Book Image

Fuzzing Against the Machine

By : Antonio Nappa, Eduardo Blázquez
Book Image

Fuzzing Against the Machine

By: Antonio Nappa, Eduardo Blázquez

Overview of this book

Emulation and fuzzing are among the many techniques that can be used to improve cybersecurity; however, utilizing these efficiently can be tricky. Fuzzing Against the Machine is your hands-on guide to understanding how these powerful tools and techniques work. Using a variety of real-world use cases and practical examples, this book helps you grasp the fundamental concepts of fuzzing and emulation along with advanced vulnerability research, providing you with the tools and skills needed to find security flaws in your software. The book begins by introducing you to two open source fuzzer engines: QEMU, which allows you to run software for whatever architecture you can think of, and American fuzzy lop (AFL) and its improved version AFL++. You’ll learn to combine these powerful tools to create your own emulation and fuzzing environment and then use it to discover vulnerabilities in various systems, such as iOS, Android, and Samsung's Mobile Baseband software, Shannon. After reading the introductions and setting up your environment, you’ll be able to dive into whichever chapter you want, although the topics gradually become more advanced as the book progresses. By the end of this book, you’ll have gained the skills, knowledge, and practice required to find flaws in any firmware by emulating and fuzzing it with QEMU and several fuzzing engines.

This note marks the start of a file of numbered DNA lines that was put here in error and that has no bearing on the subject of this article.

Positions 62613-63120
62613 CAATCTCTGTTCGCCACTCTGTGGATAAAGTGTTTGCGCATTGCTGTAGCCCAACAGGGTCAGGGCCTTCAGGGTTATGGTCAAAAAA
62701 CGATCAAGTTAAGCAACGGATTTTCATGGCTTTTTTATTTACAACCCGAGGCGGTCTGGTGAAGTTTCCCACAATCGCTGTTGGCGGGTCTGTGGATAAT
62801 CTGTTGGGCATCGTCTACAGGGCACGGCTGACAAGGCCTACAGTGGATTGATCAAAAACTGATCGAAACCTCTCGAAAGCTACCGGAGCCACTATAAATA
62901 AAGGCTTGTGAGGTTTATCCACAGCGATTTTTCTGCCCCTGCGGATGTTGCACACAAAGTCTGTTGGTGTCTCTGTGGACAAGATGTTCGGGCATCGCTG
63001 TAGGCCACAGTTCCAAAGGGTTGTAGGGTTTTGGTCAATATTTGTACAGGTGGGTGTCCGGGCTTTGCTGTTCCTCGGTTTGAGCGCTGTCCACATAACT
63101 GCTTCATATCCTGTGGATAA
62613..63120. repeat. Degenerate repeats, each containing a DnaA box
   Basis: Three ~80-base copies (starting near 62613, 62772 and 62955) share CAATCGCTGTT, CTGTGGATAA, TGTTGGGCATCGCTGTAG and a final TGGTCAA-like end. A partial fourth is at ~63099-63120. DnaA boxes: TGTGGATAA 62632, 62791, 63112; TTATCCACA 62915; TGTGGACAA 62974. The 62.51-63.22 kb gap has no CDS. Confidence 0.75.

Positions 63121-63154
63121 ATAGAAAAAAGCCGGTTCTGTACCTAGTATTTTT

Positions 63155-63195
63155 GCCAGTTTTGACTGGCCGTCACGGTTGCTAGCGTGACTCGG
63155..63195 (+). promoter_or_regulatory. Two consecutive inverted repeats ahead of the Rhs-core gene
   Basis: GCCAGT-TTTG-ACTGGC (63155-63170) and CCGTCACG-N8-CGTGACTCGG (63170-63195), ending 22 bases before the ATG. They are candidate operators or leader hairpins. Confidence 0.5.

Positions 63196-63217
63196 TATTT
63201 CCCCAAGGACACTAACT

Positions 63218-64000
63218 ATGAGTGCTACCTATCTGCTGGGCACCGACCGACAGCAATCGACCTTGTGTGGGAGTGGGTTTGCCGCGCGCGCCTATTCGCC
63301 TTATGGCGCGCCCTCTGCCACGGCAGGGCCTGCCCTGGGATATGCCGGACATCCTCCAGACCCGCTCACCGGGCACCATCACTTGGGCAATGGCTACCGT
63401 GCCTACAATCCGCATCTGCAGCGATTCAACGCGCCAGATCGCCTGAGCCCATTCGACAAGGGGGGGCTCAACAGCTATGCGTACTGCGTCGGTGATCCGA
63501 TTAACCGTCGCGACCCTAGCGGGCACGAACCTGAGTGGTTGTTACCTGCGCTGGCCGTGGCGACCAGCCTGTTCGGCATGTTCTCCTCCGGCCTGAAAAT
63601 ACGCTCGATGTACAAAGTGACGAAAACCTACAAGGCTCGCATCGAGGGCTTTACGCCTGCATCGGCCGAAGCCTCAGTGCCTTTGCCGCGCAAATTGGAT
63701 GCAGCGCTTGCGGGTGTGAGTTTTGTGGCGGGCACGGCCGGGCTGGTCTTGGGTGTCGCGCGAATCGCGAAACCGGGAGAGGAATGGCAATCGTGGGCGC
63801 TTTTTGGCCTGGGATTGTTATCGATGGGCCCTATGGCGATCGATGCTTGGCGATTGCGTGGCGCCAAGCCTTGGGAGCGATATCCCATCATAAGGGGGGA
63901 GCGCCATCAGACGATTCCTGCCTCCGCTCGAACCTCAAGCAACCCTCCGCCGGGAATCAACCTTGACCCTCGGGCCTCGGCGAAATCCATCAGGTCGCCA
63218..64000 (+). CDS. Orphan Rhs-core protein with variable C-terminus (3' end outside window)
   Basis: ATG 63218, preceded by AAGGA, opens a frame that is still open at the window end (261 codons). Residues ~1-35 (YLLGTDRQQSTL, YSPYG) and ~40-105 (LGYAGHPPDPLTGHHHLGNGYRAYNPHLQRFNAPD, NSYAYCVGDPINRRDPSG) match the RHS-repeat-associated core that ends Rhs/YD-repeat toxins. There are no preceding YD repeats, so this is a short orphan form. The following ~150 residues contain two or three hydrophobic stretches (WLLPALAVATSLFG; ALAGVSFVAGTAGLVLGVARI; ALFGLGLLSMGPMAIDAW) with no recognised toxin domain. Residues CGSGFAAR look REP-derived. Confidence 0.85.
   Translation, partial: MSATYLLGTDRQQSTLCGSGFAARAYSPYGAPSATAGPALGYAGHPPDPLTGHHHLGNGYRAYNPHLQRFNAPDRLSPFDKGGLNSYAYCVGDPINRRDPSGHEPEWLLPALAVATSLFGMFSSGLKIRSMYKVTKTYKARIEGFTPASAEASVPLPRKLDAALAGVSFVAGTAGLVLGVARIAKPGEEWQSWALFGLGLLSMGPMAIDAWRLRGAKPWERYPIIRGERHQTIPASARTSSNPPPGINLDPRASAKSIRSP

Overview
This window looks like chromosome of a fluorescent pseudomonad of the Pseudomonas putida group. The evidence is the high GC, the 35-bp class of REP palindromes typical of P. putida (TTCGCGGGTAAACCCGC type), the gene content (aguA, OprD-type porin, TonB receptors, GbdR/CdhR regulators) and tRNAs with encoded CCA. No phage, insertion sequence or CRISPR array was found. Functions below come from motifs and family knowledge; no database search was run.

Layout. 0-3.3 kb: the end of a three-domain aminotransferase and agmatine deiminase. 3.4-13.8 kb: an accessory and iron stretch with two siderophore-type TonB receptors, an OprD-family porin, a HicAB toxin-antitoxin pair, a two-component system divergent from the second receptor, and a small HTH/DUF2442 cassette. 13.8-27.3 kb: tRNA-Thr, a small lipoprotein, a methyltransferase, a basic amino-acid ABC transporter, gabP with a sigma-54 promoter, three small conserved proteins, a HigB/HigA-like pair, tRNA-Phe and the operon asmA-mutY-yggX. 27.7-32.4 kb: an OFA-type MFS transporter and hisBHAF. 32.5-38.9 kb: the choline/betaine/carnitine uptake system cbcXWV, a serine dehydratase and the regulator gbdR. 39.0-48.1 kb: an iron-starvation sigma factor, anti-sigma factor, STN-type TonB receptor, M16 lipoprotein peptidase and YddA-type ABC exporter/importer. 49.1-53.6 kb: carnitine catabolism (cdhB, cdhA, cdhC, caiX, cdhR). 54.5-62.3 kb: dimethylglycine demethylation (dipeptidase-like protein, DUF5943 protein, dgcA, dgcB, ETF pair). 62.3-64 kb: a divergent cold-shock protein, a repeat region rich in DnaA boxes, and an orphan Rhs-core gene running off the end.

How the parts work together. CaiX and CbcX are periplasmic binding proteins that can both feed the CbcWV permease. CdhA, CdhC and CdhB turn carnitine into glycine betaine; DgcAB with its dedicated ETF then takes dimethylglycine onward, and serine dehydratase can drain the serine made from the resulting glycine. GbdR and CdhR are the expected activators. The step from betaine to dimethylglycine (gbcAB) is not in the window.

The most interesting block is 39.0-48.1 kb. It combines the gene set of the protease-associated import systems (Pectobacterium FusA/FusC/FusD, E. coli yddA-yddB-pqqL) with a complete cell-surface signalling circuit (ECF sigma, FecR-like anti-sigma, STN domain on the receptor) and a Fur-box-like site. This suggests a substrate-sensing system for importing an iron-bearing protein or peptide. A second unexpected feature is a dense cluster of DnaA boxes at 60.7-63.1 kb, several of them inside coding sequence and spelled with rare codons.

Table of Contents (18 chapters)
Part 1: Foundations
Part 2: Emulation and Fuzzing
Part 3: Advanced Concepts
Chapter 12: Conclusion and Final Remarks

Emulating UART with Avatar2 for firmware debugging – visualizing output

When we start the firmware with our first Avatar2 script, we may not see any output in the console. This is because the debug interface was not emulated, meaning no software was mapped to the interface that would print log messages. In previous research on Shannon baseband, UART is commonly used as the debug interface. Therefore, the first peripheral we emulate is UART so that we can visualize the output from the running firmware.

Emulating UART involves creating a main function that handles outputs according to the UART protocol. This means that read and write functions will be associated with specific addresses in the memory of the UART interface in the firmware, which will output messages to the console. In the case of Shannon baseband, when reading, it accesses the offset containing the status register (0x18), which returns the status value. When writing at offset 0x0, it writes the current value...